2. As I have often said, if ever there was a man that was denied natural justice, it was Constable Alexander Fitzpatrick. Fitzpatrick’s evidence at the RC in 1881 clearly showed that almost certainly none of his alleged wrongdoings were brought to his attention by Senior Constable Mayes. He had no idea why he had been sacked. His words at the RC. “On the report of Senior-Constable Mayes, at Lancefield; and I asked the Chief Commissioner if he would kindly inform me why I was discharged from the police force, and he told me. He said, on the recommendation of and communication from Senior-Constable Mayes, of Lancefield, stating that I was not fit to be in the police force, as I had associated with the lowest persons in Lancefield, and could not be trusted out of sight, and never did my duty.” Evidence given at the RC also showed that it was citizens who got up the petition to re-instate Fitzpatrick, but of course the officer did take part in collecting signatures. In the RC he stated that the first petition had 200 signatures, which included 9 JP’s.
    So why were Fitzpatrick’s rights so badly trashed when he was summarily dismissed, on quite probably, spurious charges that were never challenged. Mayes should be taken to task for his behaviour.

  3. Steve Mayes says: Reply

    History does repeat, seems like Mr MacFarlane has a similar disposition to Alexander Fitzpatrick. If I can’t get my own way, will take my bat and go home. Regards Steve Mayes.

    1. Actually Steve , to continue the metaphor, Fitzpatrick didnt take his bat and ball and go home : he was sent off! And he came back twice, each time with a list of people who agreed he hadnt been given a fair go and asked for an open enquiry into his dismissal, to see if it was fair dinkum. But for reasons known only to themselves the hierarchy point-blank refused.

      Heres a question for you Steve : If the dismissal was above board and legitimate what did these people have to lose by having the enquiry? It would have cleared the air and shut Fitzpatrick up for good.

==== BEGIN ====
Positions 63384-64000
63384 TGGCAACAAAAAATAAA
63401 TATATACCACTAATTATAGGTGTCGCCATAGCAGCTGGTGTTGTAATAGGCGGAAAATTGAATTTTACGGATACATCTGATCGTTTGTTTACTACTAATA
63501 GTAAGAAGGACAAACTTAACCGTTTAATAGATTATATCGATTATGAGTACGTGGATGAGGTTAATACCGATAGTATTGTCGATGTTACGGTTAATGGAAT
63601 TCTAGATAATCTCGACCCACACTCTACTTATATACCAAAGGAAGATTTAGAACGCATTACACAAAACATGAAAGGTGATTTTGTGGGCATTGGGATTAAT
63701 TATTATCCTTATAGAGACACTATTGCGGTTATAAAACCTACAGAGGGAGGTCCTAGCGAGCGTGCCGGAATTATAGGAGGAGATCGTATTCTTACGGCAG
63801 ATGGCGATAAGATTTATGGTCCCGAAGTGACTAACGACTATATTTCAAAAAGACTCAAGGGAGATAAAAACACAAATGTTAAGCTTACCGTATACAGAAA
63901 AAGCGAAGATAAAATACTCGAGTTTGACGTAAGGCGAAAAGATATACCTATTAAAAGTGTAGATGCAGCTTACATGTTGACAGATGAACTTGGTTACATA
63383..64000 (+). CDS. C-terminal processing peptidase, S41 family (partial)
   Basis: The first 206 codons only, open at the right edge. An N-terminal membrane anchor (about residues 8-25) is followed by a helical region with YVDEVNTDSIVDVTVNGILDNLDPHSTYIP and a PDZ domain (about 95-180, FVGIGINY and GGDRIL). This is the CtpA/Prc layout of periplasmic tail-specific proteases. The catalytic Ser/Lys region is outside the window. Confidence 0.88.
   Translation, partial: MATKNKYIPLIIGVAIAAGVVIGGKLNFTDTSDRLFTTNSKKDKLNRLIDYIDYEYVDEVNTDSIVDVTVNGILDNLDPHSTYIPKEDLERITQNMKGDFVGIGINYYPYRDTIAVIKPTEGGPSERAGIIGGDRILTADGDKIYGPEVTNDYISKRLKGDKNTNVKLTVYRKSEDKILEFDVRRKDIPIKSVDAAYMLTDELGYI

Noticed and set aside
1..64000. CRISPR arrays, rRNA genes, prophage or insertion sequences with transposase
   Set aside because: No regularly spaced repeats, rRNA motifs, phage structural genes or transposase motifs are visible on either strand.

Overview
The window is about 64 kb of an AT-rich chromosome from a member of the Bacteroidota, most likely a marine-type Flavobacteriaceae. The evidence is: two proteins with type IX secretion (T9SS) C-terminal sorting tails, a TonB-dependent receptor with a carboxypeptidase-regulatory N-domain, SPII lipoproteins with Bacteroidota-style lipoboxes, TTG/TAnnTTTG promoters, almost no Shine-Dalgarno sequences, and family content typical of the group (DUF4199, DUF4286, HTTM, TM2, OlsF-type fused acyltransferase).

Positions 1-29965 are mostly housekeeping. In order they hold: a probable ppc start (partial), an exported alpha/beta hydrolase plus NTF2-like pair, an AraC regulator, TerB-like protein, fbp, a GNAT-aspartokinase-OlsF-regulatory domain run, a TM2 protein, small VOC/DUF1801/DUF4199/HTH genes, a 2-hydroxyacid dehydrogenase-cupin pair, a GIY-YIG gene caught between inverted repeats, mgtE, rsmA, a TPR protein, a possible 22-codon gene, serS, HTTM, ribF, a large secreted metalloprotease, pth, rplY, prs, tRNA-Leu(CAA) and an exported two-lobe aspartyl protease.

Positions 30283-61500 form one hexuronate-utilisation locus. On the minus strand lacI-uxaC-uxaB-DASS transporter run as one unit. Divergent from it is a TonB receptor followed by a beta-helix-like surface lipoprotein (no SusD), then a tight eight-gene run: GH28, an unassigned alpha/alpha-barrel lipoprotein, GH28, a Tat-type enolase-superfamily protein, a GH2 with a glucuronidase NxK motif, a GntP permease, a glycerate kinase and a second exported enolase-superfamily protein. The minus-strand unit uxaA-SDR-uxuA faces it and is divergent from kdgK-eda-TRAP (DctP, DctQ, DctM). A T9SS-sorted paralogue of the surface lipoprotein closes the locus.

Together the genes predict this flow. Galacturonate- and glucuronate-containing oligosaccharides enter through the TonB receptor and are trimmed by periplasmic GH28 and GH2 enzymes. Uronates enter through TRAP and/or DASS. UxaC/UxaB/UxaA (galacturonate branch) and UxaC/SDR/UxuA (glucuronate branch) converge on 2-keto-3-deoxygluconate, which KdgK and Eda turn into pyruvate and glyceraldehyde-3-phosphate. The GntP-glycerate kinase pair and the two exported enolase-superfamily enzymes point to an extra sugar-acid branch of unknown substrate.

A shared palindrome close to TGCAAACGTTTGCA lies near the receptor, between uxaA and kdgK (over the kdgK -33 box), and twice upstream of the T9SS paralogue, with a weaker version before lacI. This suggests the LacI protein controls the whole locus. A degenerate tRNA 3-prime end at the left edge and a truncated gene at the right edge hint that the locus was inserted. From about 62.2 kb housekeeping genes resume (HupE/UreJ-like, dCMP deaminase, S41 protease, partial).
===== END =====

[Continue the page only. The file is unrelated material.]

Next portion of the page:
The person who took his bat and ball and went home was your son I am afraid : he wouldn’t even answer yes or no to a simple question!!

      But thanks for reading the Post and giving us something to think about.

  4. Steve Mayes says: Reply

    Thanks for your reply, as I have said before go out and do your own research, don’t be a ghost writer, as a lot of other authors do. Regards Steve Mayes.

    1. I think you will find that a great deal of research has been done by David. His comments that Fitzpatrick was treated unfairly hold some weight. He was clearly denied natural justice and there is clear evidence that when he asked to question Mayes allegations, he was denied more than once. This begs the obvious question, why? In the RC of 1882, in which Mayes gave evidence, he clearly stated quite falsely that Fitzpatrick was the cause of the Kelly outbreak. All that poor man was doing was trying to execute a legally issued warrant for horse stealing by Dan Kelly. Fitzpatrick had nothing to do with the outbreak. He was just “a” police officer who attended the Kelly home for a legitimate reason and was viciously attacked, by both Ned Kelly and his mother, Ellen. Had that attack not been made, Dan Kelly would have gone to the lockup with Fitzpatrick, and he would have been subsequently cleared of the charge, as was his co-defendant. Mayes was wrong in making that unsubstantiated comment.

  5. Steve Mayes says: Reply